The Alan Bennett Collection featuring An Englishman Abroad
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An Englishman Abroad
A Day Out
Sunset Across the Bay
A Visit from Miss Prothero
A Woman of No Importance
The Insurance Man
Dinner at Noon
102 Boulevard Haussman
A Question of Attribution
Portrait or Bust
Among the more renowned works is 1983's An Englishman Abroad, based on actor Browne's account of her meeting in Moscow with the notorious Guy Burgess (Bates), who defected to the USSR after being caught spying for the Russians in the '50s. Bennett, who supplies new introductions for each film, aptly describes this meeting between "the elegant actress [Browne plays herself] and the seedy exile" as both funny and sad; Burgess comes off as a drunken, fairly pathetic character, a self-described "tremendous villain" who knows he can never go home again. Another of the so-called "Cambridge spies," Sir Anthony Blunt (Fox), who was the "keeper of the Queen's pictures" and also confessed to spying for the Soviets, is the subject of A Question of Attribution, while The Insurance Man stars Day-Lewis as Franz Kafka in a surreal fantasy about a nightmarish bureaucracy that can only be described as Kafkaesque. These portraits are brilliant, but so are the ones about more ordinary folks, like Sunset Across the Bay, a meditation on aging in which a couple moves from Leeds (Bennett's hometown) to the seashore, only to find that retirement isn't quite what they'd hoped for, and A Woman of No Importance, a 48-minute monologue with Routledge as the title character (the very idea of this piece--one woman talking for nearly an hour, mostly about trivial matters--sounds impossibly boring, but in fact it's remarkably poignant). Bonus features include an extended interview with Bennett. --Sam Graham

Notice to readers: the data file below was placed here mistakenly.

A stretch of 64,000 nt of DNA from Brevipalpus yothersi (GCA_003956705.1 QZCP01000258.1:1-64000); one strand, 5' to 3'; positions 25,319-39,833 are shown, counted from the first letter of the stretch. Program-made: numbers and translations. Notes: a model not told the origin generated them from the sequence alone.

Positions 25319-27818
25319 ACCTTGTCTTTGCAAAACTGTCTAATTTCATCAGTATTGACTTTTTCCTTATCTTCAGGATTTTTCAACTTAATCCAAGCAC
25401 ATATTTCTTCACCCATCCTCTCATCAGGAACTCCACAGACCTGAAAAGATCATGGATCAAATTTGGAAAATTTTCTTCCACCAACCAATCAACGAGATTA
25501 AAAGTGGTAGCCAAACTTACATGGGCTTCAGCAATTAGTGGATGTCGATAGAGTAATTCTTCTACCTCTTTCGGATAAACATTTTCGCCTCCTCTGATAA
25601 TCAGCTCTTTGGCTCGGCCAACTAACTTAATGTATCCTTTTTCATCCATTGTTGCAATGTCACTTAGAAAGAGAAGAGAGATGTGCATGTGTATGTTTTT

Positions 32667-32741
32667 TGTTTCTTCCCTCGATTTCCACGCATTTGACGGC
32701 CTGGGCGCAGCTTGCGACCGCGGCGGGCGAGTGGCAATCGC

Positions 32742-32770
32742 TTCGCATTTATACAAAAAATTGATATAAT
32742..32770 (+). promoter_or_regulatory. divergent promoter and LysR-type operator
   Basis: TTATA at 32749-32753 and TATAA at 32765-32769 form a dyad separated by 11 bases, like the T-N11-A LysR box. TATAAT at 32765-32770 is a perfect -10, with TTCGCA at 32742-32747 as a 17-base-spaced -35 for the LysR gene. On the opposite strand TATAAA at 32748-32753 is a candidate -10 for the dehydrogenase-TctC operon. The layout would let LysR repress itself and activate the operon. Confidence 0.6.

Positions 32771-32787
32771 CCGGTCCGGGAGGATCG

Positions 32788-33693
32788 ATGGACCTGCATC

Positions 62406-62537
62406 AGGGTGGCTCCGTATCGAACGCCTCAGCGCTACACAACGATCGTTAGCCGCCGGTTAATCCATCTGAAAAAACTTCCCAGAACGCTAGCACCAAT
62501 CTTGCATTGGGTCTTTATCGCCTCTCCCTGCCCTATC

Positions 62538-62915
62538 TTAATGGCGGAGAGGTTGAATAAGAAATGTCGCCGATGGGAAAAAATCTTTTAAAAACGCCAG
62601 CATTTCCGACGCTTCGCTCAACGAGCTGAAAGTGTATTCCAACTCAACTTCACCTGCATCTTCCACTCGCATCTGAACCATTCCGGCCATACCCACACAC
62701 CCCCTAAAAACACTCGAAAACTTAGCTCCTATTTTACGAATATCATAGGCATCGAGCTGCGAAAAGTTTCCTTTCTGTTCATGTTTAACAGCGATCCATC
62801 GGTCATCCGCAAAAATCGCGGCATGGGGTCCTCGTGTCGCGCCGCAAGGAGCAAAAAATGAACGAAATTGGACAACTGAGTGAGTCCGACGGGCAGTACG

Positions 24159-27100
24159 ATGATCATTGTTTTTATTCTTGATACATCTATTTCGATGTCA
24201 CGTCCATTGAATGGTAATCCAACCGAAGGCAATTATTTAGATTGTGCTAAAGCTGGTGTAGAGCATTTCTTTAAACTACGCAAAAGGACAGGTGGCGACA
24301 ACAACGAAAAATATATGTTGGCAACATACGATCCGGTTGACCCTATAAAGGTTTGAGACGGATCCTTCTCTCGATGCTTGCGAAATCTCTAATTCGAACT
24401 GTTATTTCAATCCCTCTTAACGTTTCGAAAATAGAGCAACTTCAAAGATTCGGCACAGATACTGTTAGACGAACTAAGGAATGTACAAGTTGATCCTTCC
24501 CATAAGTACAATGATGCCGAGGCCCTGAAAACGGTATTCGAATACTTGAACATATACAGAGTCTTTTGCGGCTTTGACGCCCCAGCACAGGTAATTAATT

Top Customer Reviews
This selection is very much a mixed bag and I would not recommend sitting through it all at once. But each part has its special value.
"A woman of no importance", played brilliantly by Patricia Routledge, starts in comic vein and ends in stark tragedy.
For cold war afficionados we have "An Englishman Abroad". The final scene is a gem, with Guy Burgess (played by Alan Bates) strutting flamboyantly through a Moscow snowstorm in his newly-arrived English clothes, to the patriotic strains of Gilbert and Sullivan's song "...for he is an English Man".
Last but not least, reality fans will enjoy the fly-on-the wall documentary from the Crown Hotel in Harrogate. Brilliant editing and a thoughtful commentary by Bennett. It goes to show the truth of the old Yorkshire saying, "there's nowt so queer as folks." [queer in its original meaning!].
Lots of good stuff here, as they would say in Leeds.
Most Recent Customer Reviews
A fabulous collection of Bennett's plays -- it is worth the money simply to have 'A Question of Attribution' and 'An Englishman Abroad' available for viewing, but those two are... Read morePublished 5 months ago by Colby
A brilliant collection of Alan Bennett's less familiar works, superbly acted and wonderfully introduced by the writer himself, one of the greatest of our day, whose gentle insight... Read morePublished 11 months ago by David J. Conolly
All wonderful.....each and every story....watched it all twice. Bennett is great.Published 22 months ago by Sullivan
The Alan Bennett Collection is rife with the clever understated dialogue, droll humor, and astute observations of the human condition (bordering at times on character... Read morePublished 22 months ago by Charles S. Houser
Not every piece here was a five star film for me, but the stunning breadth of Bennett's work, often ranging from outrageous humor to dark tragedy in a single piece makes this a... Read morePublished 23 months ago by K. Gordon
Saw this 20 or more years ago and always remembered it.
Glad to have the chance to own it.
Quick service. Thanks.
Odd in many ways, but in the ways that I enjoy. Quirky, a bit queer, but I found that the lesser known items were at least as enjoyable as the famous ones. Read morePublished on July 17, 2013 by Absinthe
If you want to be depressed for more than a few weeks, this is for you. On the other hand, if you are a devoted Alan Bennett fan, you will kvell from.Published on July 15, 2013 by Harrison H. Sheld
If you like his Talking Heads videos, this is another one to see. He does the commentary between pieces himself.Published on December 26, 2012 by Pamela Nelson